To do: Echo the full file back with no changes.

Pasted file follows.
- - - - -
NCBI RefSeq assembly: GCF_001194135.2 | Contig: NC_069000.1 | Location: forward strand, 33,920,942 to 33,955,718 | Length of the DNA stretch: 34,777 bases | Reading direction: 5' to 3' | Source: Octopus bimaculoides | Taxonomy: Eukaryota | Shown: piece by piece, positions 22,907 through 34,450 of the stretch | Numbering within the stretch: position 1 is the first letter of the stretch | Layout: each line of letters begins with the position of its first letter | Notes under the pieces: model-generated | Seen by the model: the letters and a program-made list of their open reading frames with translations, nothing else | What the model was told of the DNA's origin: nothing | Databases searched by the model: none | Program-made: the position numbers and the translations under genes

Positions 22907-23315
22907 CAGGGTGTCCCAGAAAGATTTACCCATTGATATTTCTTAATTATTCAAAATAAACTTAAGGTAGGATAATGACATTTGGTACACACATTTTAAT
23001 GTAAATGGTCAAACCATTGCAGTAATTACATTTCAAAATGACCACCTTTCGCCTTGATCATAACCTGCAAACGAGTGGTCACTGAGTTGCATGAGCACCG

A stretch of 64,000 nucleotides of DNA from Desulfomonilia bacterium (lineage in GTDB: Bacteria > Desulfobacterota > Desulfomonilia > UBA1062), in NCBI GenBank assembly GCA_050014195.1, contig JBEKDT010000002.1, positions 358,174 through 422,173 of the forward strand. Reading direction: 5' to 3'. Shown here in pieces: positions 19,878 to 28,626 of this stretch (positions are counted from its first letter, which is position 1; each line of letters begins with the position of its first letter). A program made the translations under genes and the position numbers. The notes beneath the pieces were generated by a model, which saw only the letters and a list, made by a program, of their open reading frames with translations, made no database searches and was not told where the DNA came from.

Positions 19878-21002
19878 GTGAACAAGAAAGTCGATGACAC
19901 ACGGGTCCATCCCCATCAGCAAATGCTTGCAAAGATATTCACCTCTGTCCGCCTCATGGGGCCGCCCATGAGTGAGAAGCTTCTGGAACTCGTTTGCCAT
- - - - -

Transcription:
NCBI RefSeq assembly: GCF_001194135.2 | Contig: NC_069000.1 | Location: forward strand, 33,920,942 to 33,955,718 | Length of the DNA stretch: 34,777 bases | Reading direction: 5' to 3' | Source: Octopus bimaculoides | Taxonomy: Eukaryota | Shown: piece by piece, positions 22,907 through 34,450 of the stretch | Numbering within the stretch: position 1 is the first letter of the stretch | Layout: each line of letters begins with the position of its first letter | Notes under the pieces: model-generated | Seen by the model: the letters and a program-made list of their open reading frames with translations, nothing else | What the model was told of the DNA's origin: nothing | Databases searched by the model: none | Program-made: the position numbers and the translations under genes

Positions 22907-23315
22907 CAGGGTGTCCCAGAAAGATTTACCCATTGATATTTCTTAATTATTCAAAATAAACTTAAGGTAGGATAATGACATTTGGTACACACATTTTAAT
23001 GTAAATGGTCAAACCATTGCAGTAATTACATTTCAAAATGACCACCTTTCGCCTTGATCATAACCTGCAAACGAGTGGTCACTGAGTTGCATGAGCACCG

A stretch of 64,000 nucleotides of DNA from Desulfomonilia bacterium (lineage in GTDB: Bacteria > Desulfobacterota > Desulfomonilia > UBA1062), in NCBI GenBank assembly GCA_050014195.1, contig JBEKDT010000002.1, positions 358,174 through 422,173 of the forward strand. Reading direction: 5' to 3'. Shown here in pieces: positions 19,878 to 28,626 of this stretch (positions are counted from its first letter, which is position 1; each line of letters begins with the position of its first letter). A program made the translations under genes and the position numbers. The notes beneath the pieces were generated by a model, which saw only the letters and a list, made by a program, of their open reading frames with translations, made no database searches and was not told where the DNA came from.

Positions 19878-21002
19878 GTGAACAAGAAAGTCGATGACAC
19901 ACGGGTCCATCCCCATCAGCAAATGCTTGCAAAGATATTCACCTCTGTCCGCCTCATGGGGCCGCCCATGAGTGAGAAGCTTCTGGAACTCGTTTGCCAT